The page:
The issue was interrupted by a court case and the signing of the special mining lease is expected to take place in 2019.

Mr Saonu directed his concerns to the Prime Minister Peter O’Neill during question time in Parliament.

“Would you please confirm or deny, whether the government has agreed to sign a heads of agreement at the APEC Summit? Why was the Morobe provincial government and stakeholders not consulted?’’ Mr Saonu asked.

‘‘If the proposed signing of the heads of agreement is true, will you inform all the stakeholders landowners, state entities and the people of Morobe on what the agreement is all about?’’

He went on to ask the prime minister if it was still necessary to continue and complete the due process and what would be the legal consequences of abandoning the process.

In response Mr O’Neill said: “Mr Speaker our government has appointed a state negotiating team. Technical people from the Mining Department, Treasury, State Solicitors office and other government agencies are dealing directly with Wafi Golpu developers, particularly Newcrest and Harmony.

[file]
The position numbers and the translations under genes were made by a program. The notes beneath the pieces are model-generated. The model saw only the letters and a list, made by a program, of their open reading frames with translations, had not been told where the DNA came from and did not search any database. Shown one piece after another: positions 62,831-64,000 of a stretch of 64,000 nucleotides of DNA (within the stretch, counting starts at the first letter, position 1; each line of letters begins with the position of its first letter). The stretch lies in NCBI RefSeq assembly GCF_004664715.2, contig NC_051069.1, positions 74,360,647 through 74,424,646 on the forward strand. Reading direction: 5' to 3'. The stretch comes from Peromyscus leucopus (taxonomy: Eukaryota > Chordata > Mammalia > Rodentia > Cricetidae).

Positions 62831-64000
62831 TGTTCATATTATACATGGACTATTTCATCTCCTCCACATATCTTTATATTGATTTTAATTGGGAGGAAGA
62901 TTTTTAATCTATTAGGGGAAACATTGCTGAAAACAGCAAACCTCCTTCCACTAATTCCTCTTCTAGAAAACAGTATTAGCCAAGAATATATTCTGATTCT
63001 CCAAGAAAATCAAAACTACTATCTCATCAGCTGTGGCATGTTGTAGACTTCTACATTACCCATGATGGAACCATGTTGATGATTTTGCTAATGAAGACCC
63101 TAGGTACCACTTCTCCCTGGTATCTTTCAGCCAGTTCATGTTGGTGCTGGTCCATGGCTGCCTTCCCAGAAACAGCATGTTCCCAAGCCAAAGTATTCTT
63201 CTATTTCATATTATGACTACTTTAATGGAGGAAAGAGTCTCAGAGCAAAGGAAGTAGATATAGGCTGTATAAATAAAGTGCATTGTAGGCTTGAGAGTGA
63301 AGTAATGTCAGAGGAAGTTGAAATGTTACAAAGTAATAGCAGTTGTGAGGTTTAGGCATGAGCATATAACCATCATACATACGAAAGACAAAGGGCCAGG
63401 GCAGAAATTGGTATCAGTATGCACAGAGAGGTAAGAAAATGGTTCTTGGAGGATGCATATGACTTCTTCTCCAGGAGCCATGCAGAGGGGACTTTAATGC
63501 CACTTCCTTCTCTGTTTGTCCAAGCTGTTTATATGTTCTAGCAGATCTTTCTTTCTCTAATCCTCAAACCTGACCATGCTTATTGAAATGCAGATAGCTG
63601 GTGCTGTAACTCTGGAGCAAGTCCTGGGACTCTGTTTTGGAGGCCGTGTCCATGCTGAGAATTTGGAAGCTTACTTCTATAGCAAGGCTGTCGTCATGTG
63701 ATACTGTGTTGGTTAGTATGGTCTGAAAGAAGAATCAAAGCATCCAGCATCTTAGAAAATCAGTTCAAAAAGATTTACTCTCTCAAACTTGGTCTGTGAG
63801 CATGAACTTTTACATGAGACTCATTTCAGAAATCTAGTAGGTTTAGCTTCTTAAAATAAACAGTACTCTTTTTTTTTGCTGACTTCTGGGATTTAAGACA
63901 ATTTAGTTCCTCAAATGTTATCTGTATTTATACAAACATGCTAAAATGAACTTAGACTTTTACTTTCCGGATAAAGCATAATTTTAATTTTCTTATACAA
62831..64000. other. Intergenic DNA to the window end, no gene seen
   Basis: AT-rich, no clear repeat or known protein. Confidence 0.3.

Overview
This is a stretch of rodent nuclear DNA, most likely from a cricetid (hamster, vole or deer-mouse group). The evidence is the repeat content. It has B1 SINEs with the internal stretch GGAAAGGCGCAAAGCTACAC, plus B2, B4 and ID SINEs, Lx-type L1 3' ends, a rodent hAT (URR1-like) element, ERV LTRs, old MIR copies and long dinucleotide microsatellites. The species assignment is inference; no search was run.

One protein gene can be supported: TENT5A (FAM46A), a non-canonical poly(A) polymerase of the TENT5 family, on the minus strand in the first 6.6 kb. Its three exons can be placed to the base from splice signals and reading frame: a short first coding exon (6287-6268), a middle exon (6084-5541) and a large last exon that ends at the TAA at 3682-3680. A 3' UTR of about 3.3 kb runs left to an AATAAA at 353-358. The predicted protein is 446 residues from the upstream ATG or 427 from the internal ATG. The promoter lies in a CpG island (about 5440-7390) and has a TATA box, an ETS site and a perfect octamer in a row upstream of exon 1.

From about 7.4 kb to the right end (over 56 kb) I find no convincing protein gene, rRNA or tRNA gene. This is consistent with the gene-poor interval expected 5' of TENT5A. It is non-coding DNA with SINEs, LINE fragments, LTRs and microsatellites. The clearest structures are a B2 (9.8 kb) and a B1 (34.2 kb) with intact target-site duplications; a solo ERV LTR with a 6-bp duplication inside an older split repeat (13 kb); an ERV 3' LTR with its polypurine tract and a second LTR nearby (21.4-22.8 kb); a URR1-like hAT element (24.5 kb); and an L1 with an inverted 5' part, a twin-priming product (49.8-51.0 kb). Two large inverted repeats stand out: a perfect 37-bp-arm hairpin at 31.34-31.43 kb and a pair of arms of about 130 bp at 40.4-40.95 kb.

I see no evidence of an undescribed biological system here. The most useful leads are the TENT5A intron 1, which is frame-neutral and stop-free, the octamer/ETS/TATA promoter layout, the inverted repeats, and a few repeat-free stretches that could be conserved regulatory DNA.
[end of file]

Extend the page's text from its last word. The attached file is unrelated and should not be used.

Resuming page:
“They continue to discuss the way forward in continuing to develop this mine The negotiations are still in its early stages and there have been no briefings to cabinet or to the prime minister.

“I don’t see any mine development agreement being signed around APEC and certainly any agreement that needs to be signed will be in full consultation with Morobe provincial government and the people of Wau Bulolo particularly the landowners.”

Mr O’Neill said any understanding reached with the developer was about the program going forward.

‘‘There would not be any legally binding agreement but for the benefits of investors and potential financiers of the project, the government and its developers wants to give a clear position about its intentions to develop the mine,” he said.

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Nautilus and Barrick Gold guilty of double standards

International Mining Companies have Colonial and Racist Double Standards

A case study comparing the performance of Canadian mining companies in their home country to their performance overseas has found dramatic double standards.

The the study has been published by the prestigious Peter Allard School of Law at the University of British Columbia.

The report finds Canadian mining companies have been involved in major human rights violations in developing nations including slavery and forced labour, violence against unarmed protestors, sexual violence against women and gang rapes.